Skip to content

Blog post

Collaborating for success: Using evidence for quality improvement.

Q member, Andrea Gibbons, shares the latest from Q Exchange 2019 project, Evidence4QI, and five steps you can take now to use evidence for quality improvement.

Evidence4QI (E4QI) is a 2019 Q Exchange project with an ambitious vision: to make using and sharing evidence part of the way that we ‘do’ quality improvement (QI).

We want QI teams to routinely check out the evidence and best practice before embarking on a new QI project. We want people to ask ‘what does the evidence say?’, and we want QI projects to share their learning of what has and hasn’t worked. For more about the project, watch our introduction video.

A highlight of our E4QI journey so far was the #E4QI #QIhour tweet chat on 12 August 2020. More than 80 people took part and more than 800 tweets were shared. The tweet chat highlighted what is in my opinion the best thing about E4QI and about Q; that is collaboration.

The tweet chat was an example of authentic collaboration. The questions were co-produced by a national team of QI and library volunteers. The chat was facilitated by Gloucestershire Safety & Quality Improvement Academy, in partnership with trusts and QI teams across the country. It was championed by Hugh McCaughey, National Director of Improvement, who has been a part of our Evidence4QI story from day one. We were also joined by leaders such as Q Initiative Director Penny Pereira, Roy Lilley and Terri Porrett from the Academy of Fabulous Stuff, Sue Lacey-Bryant, Louise Goswami and Sue Robertson from HEE, and Gill Phillips, the creator of ‘Whose Shoes?’

Together we have it in our gift to collaborate and share our learning across organisational and geographic boundaries

The energy and engagement in the tweet chat was electric. The ideas, one building on another, were flowing freely. Plans were hatched. Innovations, best practice and tips were shared. Relationships were formed and networks built. Librarians put themselves out there and put their hands up to offer to help QI teams. QI teams shared examples of how valuable they found it bringing librarians in to support their projects. Others made public commitments to working more closely together to share learning. And patients asked why we weren’t routinely using evidence in improvement already!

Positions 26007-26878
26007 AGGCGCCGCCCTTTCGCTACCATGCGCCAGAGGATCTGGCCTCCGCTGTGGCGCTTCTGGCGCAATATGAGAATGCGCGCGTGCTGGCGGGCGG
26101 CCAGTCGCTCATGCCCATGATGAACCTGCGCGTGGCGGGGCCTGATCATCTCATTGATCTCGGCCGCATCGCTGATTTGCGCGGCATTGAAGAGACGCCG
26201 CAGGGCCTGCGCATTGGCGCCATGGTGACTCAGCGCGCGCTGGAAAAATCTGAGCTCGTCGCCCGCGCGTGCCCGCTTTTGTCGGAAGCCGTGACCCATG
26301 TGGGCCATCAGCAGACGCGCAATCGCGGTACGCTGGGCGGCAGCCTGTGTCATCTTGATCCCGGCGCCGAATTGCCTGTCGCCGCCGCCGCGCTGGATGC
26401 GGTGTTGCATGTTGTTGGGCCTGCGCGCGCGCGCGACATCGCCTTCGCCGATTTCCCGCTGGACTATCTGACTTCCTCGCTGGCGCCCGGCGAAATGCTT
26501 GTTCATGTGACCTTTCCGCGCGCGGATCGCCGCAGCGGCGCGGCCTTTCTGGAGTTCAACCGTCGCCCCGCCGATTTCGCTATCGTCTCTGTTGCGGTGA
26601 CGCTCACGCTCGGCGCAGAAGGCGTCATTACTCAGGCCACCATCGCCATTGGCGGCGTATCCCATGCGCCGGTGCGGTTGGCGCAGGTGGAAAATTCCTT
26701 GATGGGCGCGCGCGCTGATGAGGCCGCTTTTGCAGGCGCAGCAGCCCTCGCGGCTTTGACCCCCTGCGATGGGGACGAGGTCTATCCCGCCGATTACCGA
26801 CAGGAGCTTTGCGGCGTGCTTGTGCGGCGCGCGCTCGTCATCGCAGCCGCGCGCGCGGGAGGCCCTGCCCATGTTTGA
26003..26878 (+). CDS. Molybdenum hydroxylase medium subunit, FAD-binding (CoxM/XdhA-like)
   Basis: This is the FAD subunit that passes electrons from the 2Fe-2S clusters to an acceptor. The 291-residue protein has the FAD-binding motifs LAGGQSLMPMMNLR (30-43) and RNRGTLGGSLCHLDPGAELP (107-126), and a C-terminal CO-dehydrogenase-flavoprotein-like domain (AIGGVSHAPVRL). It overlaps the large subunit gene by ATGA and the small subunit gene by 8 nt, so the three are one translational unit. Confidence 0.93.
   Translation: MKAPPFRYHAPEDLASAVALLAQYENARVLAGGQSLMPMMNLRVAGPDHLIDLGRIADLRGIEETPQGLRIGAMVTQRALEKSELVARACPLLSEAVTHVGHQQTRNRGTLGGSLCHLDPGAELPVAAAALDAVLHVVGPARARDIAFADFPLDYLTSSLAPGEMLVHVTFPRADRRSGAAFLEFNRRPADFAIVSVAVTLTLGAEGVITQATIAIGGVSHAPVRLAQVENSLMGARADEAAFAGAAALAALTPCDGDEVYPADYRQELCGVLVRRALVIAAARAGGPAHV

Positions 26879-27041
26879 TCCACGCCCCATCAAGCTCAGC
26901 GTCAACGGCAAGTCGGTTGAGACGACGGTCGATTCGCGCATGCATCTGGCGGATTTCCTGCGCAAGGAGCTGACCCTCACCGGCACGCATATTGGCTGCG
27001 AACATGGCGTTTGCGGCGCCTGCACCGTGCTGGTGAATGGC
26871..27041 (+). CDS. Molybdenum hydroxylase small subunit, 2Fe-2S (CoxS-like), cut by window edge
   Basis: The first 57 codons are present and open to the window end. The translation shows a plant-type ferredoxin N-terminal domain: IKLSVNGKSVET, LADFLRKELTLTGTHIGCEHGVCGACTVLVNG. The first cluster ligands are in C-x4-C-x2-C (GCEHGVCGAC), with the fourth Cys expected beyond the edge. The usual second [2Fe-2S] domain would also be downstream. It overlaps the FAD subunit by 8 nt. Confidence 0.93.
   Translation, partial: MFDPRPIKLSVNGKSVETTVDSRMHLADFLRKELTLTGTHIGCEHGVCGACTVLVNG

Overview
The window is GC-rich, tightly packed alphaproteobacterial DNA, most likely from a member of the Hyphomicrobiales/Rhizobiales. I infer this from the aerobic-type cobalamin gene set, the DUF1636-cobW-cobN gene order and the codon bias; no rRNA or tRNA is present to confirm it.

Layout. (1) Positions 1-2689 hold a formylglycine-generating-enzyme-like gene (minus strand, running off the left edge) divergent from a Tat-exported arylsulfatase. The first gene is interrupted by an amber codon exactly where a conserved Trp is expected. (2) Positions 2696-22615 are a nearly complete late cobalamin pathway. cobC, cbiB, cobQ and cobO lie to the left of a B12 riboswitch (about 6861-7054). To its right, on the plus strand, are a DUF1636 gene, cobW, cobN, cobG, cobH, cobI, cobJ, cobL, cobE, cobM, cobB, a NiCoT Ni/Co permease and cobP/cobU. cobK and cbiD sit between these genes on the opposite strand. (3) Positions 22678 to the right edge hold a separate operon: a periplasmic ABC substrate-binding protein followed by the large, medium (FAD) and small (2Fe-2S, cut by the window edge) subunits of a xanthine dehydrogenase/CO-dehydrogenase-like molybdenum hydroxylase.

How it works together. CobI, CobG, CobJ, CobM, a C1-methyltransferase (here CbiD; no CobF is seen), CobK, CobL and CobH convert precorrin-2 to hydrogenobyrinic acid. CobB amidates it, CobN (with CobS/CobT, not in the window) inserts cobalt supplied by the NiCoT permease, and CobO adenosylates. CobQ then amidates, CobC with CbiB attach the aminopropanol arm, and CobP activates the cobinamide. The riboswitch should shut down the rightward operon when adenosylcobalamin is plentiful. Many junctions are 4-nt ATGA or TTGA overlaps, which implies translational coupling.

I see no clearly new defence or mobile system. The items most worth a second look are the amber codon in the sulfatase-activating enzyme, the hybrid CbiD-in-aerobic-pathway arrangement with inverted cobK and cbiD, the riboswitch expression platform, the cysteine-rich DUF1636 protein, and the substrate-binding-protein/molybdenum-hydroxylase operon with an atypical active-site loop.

The tweet chat was an example of the power of what passionate people can do when they come together. Together we have it in our gift to collaborate and share our learning across organisational and geographic boundaries. The challenges we are facing are not that different. And we can tackle them better by working together and learning from each other (a perfect example of this is how we are all converting our QI training into an online offering). In a climate where we can sometimes feel isolated and alone, sharing knowledge and best practice connects and unites us.

The E4QI project is here to help you on your journey to evidence based QI. Here are 5 steps you can take right now:

  1. Read and share the QI Evidence Update which is published monthly. You’re also welcome to pinch with pride and make it your own.
  2. Check out the E4QI Pinterest site which has links to loads of great QI and knowledge sharing resources, including QI research, free online QI training, QI guides and much more.
  3. Build your virtual networks. You could start by following @Evidence4QI on Twitter where we’ll be sharing formal and informal opportunities for knowledge sharing and publication.
  4. Share your learning on the Academy of Fabulous Stuff site which gets over 2,000 visitors a day, and take part in #FabChange20
  5. Make asking for evidence part of how you ‘do’ QI. And help others by sharing your learning at the end. The Evidence4QI project and your library team want to help. Just ask.

Visit the Q Exchange project page for Evidence4QI to find out more.

Leave a comment

If you have a Q account please log in before posting your comment.

Read our comments policy before posting your comment.

This will not be publicly visible